The Other vs. Stigma, aka Acceptance vs. Support

Man, what a day for etymology. I really liked this one - thanks, Linda and Paul.

If you have read more than two of my posts, you know that #equality is a huge topic for me. I was raised by my momma to know that all people are equal in value. We have a baseline of not-despicable and our worth is what we make it from there. Let me go off on a tangent before addressing the connotations of words.

It's likely that I feel strongly about #equality because I was taught to accept each person as a person, and then I went to kindergarten. Kindergartners can be horrible people. I was mocked for my clothes, for not being able to read, for speaking my mind. I quickly learned how to read, because I could control that. I couldn't choose my own clothes and I couldn't shut up. Still can't.

My bestie in Kindergarten came from a Baptist family, and my parents were Catholic. This meant that on any weekend I could go to church up to 5 times, depending how we chose to arrange our social schedules. When you're a little girl with a little girl best friend, you'll do anything to be together. I still remember the Baptist Sunday School teacher staring into my eyes as he explained that babies cannot accept Jesus as their personal Saviour, so even when they are baptised they are not really saved.

There's the thing: Accept.  Accept Jesus, accept what he offers you, accept what I said he offered you, because if you don't accept you will not be worthy of Heaven.  Because I said so. It's true babies can't accept, but I think that's an awful lot of burden to place on a six-year old who thinks she understands the world. I thought I could debate adults, but I had nothing to say to that one.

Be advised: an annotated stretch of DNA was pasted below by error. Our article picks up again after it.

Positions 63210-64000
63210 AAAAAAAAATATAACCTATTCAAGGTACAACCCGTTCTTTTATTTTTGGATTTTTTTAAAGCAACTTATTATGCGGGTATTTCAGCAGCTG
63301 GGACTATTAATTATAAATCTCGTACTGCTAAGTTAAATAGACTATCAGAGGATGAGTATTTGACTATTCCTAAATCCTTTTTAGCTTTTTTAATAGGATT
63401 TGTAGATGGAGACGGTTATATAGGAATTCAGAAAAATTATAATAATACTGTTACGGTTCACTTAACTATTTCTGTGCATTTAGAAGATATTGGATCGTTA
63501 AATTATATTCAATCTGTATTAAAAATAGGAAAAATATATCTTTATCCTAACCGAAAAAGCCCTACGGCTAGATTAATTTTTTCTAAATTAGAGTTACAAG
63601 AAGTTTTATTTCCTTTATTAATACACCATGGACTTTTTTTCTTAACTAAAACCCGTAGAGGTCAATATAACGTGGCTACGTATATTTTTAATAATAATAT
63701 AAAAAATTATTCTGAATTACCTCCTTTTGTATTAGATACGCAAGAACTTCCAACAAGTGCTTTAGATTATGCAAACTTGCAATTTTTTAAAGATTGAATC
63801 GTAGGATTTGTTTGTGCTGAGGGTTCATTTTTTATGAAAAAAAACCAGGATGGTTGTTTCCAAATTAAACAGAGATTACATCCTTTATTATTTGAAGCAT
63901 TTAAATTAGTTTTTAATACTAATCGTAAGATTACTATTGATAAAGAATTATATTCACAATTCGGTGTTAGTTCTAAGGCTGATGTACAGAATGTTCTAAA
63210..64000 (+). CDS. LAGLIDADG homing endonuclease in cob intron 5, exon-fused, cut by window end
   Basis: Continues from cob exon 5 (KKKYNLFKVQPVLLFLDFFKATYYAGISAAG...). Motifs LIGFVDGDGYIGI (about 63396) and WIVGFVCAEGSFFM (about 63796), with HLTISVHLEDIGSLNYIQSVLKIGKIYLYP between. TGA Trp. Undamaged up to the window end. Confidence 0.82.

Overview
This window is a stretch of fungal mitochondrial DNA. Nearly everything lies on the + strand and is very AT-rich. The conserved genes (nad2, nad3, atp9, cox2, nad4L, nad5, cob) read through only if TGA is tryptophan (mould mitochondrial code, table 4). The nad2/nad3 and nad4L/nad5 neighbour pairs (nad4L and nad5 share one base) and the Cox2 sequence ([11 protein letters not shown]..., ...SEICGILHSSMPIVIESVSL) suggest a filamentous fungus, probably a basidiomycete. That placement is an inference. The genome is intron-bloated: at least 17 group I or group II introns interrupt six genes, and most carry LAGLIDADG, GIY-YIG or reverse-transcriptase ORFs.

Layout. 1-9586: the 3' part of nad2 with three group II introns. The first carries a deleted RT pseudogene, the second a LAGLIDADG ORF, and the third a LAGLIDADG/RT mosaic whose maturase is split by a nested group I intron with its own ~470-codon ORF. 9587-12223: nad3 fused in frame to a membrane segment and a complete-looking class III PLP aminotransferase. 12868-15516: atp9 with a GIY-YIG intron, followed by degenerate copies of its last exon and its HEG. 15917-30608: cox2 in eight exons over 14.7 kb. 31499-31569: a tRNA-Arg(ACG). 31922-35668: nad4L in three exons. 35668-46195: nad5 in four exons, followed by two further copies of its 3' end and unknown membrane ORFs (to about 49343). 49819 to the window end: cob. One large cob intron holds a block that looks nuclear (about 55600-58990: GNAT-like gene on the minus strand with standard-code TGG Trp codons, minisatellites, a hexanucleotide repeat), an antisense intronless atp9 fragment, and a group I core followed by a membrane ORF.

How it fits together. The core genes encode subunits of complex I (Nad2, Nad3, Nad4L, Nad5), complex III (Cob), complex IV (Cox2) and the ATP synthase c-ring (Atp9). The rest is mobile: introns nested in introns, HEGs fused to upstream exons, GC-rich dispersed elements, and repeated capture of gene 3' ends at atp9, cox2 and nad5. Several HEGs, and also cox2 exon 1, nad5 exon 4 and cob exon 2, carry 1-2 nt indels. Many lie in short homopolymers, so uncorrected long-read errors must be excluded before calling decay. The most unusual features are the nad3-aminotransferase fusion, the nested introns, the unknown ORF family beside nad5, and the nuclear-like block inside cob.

I committed a Social Media Faux Pas today and said, "Tolerance is taught, or not."  I learned that the word tolerance is on the naughty list. I can understand this, because it is generally used to mean you endured something or someone you don't really like very much. I didn't appreciate the choice of Accept or Tolerate, though. Accept sounds like a package deal, like I'm supposed embrace, literally and with hugs, all of the reasons and choices this person of nonstandard affiliation may endorse. Accept infers that there is something offered which I must receive or not. I have to like it that my cousin is a lesbian and I have to like her dates, too. All of them. Convert or Fight. Join or Die.

It's not like that, and I already know, but the knee-jerk hits me in the throat anyway.  Paul said:

"How about support?" YES, Paul.  Yes.

Your personal identity is yours; it's not my business. That's the point of the discussion. I don't need to exclude you categorically because you look like a something, but at the same time you don't need my approval, either. You aren't offering me anything to take from you other than friendship. Your lifestyle is not mine to take. You just live it.

I guess that's it:  accept feels like the sweet-sticky opposite but equally offensive counterpart to tolerate. It's still judg(e)mental.

All that being said, if you are a person who could use an ally for a minute - if it is actually helpful for me to tell you I support your existence - I will be glad to do so.  In the meantime, I think it's much better to tell you I don't have a stake in how you choose to live, or basically just say nothing.  It doesn't matter to me - YOU matter to me.

Further reading:

Urban Dictionary

...because I swear to you there is no such thing as too many dictionaries

Learn how this applies to your past, your present, and your future.


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